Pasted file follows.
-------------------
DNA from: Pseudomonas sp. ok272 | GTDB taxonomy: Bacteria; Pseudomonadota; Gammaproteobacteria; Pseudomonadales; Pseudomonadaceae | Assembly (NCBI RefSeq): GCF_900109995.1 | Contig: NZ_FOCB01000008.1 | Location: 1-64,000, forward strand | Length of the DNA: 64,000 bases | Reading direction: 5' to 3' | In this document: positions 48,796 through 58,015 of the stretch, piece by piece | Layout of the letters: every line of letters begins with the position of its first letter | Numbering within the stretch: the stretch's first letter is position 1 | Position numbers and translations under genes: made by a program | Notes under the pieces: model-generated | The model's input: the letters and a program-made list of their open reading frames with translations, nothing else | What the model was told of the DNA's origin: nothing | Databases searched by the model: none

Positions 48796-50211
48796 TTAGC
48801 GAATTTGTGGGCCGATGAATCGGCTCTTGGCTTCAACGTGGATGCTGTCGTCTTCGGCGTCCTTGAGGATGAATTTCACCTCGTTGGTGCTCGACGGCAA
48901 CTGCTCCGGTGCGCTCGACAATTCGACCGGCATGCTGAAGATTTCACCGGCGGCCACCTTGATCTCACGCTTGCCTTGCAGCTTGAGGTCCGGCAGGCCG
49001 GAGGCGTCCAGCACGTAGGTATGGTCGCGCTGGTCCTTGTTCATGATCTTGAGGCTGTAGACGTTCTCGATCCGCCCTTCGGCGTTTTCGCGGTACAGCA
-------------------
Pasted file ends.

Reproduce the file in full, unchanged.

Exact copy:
DNA from: Pseudomonas sp. ok272 | GTDB taxonomy: Bacteria; Pseudomonadota; Gammaproteobacteria; Pseudomonadales; Pseudomonadaceae | Assembly (NCBI RefSeq): GCF_900109995.1 | Contig: NZ_FOCB01000008.1 | Location: 1-64,000, forward strand | Length of the DNA: 64,000 bases | Reading direction: 5' to 3' | In this document: positions 48,796 through 58,015 of the stretch, piece by piece | Layout of the letters: every line of letters begins with the position of its first letter | Numbering within the stretch: the stretch's first letter is position 1 | Position numbers and translations under genes: made by a program | Notes under the pieces: model-generated | The model's input: the letters and a program-made list of their open reading frames with translations, nothing else | What the model was told of the DNA's origin: nothing | Databases searched by the model: none

Positions 48796-50211
48796 TTAGC
48801 GAATTTGTGGGCCGATGAATCGGCTCTTGGCTTCAACGTGGATGCTGTCGTCTTCGGCGTCCTTGAGGATGAATTTCACCTCGTTGGTGCTCGACGGCAA
48901 CTGCTCCGGTGCGCTCGACAATTCGACCGGCATGCTGAAGATTTCACCGGCGGCCACCTTGATCTCACGCTTGCCTTGCAGCTTGAGGTCCGGCAGGCCG
49001 GAGGCGTCCAGCACGTAGGTATGGTCGCGCTGGTCCTTGTTCATGATCTTGAGGCTGTAGACGTTCTCGATCCGCCCTTCGGCGTTTTCGCGGTACAGCA